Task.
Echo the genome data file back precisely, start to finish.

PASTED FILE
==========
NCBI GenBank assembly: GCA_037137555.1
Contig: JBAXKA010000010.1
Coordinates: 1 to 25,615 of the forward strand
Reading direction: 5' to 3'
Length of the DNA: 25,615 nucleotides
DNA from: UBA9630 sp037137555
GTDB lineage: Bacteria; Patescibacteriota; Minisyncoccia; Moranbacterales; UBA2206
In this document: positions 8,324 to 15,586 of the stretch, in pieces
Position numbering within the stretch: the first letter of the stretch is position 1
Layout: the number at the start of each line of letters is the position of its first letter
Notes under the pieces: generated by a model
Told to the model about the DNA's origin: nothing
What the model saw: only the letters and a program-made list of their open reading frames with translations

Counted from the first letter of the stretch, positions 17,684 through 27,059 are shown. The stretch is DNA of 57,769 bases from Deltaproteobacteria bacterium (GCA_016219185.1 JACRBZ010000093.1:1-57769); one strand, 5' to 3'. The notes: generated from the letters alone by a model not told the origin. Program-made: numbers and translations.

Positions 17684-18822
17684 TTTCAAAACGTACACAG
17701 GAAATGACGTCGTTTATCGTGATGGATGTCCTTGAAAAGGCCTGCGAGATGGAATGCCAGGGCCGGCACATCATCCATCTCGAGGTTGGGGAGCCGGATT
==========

NCBI GenBank assembly: GCA_037137555.1
Contig: JBAXKA010000010.1
Coordinates: 1 to 25,615 of the forward strand
Reading direction: 5' to 3'
Length of the DNA: 25,615 nucleotides
DNA from: UBA9630 sp037137555
GTDB lineage: Bacteria; Patescibacteriota; Minisyncoccia; Moranbacterales; UBA2206
In this document: positions 8,324 to 15,586 of the stretch, in pieces
Position numbering within the stretch: the first letter of the stretch is position 1
Layout: the number at the start of each line of letters is the position of its first letter
Notes under the pieces: generated by a model
Told to the model about the DNA's origin: nothing
What the model saw: only the letters and a program-made list of their open reading frames with translations

Counted from the first letter of the stretch, positions 17,684 through 27,059 are shown. The stretch is DNA of 57,769 bases from Deltaproteobacteria bacterium (GCA_016219185.1 JACRBZ010000093.1:1-57769); one strand, 5' to 3'. The notes: generated from the letters alone by a model not told the origin. Program-made: numbers and translations.

Positions 17684-18822
17684 TTTCAAAACGTACACAG
17701 GAAATGACGTCGTTTATCGTGATGGATGTCCTTGAAAAGGCCTGCGAGATGGAATGCCAGGGCCGGCACATCATCCATCTCGAGGTTGGGGAGCCGGATT